These allegations of fraud and the subsequent investigations have tested the existing legal framework in Mexico for the fight against corruption, as well as the will of the present federal administration, where the evident lack of coordination between agencies, as established by law, and the lack of political will to promote the investigation, have greatly delayed the proceedings. In this sense, as I have argued before, it is not that there is a lack of a correct legal framework in Mexico for the effective fight against acts of corruption. The problem is the excessive centralization of the functions for combating corruption in the federal executive power. The consequent lack of political will to promote an adequate fight against corruption systematically affects the outcome of investigations.
Another agency involved in the fight against corruption is the Superior Audit Office of the Federation (Auditoría Superior de la Federación), an agency dependent on the legislative power, whose purpose is to review the public account and make observations regarding the correct use of public resources. It even has the power to impose sanctions on individuals. The Superior Audit of the Federation already issued an opinion earlier this year, pointing out various irregularities in the operation of SEGALMEX. The impact of the statement of the Superior Audit Office of the Federation on the investigation being carried out by the Ministry of Public Function or the Office of the Attorney General of the Republic in the investigation, as well as the criminal trials that are being carried out against public officials, is not known at the moment.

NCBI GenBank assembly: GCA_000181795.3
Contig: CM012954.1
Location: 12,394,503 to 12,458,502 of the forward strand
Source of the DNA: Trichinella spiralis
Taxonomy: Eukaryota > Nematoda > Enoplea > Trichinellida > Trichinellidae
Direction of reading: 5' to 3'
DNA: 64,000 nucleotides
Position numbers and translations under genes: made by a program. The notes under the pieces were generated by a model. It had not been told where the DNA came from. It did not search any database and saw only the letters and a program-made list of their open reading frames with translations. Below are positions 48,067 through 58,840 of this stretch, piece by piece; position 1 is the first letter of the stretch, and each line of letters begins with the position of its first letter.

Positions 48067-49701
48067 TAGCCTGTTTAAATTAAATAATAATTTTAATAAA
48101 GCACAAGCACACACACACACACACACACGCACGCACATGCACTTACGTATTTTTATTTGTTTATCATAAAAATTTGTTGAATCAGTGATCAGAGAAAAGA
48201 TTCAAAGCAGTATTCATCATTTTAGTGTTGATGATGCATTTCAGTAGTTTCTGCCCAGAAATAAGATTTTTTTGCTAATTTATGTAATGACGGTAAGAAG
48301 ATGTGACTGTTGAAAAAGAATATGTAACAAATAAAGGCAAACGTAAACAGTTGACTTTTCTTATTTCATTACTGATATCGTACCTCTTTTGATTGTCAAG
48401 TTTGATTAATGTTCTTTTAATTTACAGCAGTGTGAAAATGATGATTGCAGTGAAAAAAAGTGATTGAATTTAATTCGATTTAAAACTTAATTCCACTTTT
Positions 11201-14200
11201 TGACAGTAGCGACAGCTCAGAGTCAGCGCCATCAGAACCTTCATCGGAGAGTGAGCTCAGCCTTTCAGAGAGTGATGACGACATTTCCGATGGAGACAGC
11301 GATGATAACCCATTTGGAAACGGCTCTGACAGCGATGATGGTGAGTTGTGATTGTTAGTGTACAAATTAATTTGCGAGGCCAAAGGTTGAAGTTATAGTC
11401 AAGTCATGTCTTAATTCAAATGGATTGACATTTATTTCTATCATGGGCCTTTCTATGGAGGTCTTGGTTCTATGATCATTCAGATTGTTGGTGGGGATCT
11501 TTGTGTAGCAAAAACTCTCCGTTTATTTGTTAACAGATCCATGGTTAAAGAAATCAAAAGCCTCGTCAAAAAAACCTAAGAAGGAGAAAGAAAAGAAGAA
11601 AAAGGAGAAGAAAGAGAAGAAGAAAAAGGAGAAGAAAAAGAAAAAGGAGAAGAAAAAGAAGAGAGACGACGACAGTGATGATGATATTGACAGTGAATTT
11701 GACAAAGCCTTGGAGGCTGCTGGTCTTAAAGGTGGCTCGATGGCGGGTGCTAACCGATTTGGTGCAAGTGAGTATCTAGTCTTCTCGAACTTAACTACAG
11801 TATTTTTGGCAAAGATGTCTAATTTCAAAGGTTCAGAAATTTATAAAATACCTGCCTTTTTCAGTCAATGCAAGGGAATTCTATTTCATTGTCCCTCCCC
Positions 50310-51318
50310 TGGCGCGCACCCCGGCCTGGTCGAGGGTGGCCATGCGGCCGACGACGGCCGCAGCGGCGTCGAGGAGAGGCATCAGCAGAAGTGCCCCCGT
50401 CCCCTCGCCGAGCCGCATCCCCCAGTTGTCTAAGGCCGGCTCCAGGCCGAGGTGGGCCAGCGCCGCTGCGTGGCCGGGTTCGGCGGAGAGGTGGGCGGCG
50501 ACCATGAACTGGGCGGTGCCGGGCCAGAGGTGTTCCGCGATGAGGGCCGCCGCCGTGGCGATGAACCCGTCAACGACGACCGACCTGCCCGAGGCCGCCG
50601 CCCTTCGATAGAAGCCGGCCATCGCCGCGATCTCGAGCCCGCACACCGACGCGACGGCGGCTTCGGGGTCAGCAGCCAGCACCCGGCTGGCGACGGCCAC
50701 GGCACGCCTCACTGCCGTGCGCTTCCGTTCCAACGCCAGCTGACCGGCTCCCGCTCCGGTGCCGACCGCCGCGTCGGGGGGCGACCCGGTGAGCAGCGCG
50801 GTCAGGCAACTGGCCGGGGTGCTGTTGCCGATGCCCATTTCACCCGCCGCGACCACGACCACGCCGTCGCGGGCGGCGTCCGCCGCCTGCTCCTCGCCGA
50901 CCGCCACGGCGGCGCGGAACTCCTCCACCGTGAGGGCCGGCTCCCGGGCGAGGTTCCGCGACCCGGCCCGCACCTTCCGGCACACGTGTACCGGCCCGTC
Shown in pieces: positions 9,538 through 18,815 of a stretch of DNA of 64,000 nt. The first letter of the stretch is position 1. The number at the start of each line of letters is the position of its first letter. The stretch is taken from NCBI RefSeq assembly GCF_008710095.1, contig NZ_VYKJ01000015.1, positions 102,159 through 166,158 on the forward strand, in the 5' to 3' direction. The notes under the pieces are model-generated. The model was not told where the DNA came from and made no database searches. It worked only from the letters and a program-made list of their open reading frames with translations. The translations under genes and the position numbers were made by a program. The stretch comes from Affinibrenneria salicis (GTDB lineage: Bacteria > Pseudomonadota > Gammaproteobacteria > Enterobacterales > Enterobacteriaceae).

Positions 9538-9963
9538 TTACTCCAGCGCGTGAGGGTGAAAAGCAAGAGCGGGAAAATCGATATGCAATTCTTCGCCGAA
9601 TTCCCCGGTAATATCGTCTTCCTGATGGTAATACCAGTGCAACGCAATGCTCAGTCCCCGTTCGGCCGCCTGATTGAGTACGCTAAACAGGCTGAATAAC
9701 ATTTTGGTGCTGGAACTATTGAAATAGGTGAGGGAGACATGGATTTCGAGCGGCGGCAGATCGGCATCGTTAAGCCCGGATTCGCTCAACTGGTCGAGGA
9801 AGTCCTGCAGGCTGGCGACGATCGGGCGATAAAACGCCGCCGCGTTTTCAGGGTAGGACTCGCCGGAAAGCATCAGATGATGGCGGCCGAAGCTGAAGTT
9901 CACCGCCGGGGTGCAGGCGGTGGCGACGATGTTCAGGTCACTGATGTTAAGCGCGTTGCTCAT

In conclusion, the case of SEGALMEX will undoubtedly continue to occupy an essential place in the public agenda in Mexico in the next administration. Its ramifications mean it will certainly trigger parallel investigations and could even interest the US Department of Justice as a result of potential violations by US companies of the US Foreign Corrupt Practices Act.
In short, the SEGALMEX case may well be Mexico’s Car Wash Operation (Operação Lava Jato) due to its size and the array of implications it has for the federal public administration. Companies that may have been or are planning to be involved in SEGALMEX tenders should consider carrying out internal investigations and a review of their compliance functions to avoid the exposures that this case could have and thus avoid potential sanctions.
Find out more about the implications of the SEGALMEX case for your business by Contacting the author.
 Las claves del caso Segalmex: montos, desfalcos, denuncias y actores, Expansión magazine, June 29, 2023; Las claves del ‘caso Segalmex’: los multimillonarios desfalcos en el organismo creado para garantizar la alimentación de los más necesitados, Diario el País, March 20, 2023; and Hijo de exdirectivo de Segalmex adquiere departamento de proveedor beneficiado por su padre, Mexicanos Contra la Corrupción y la Impunidad, March 31, 2022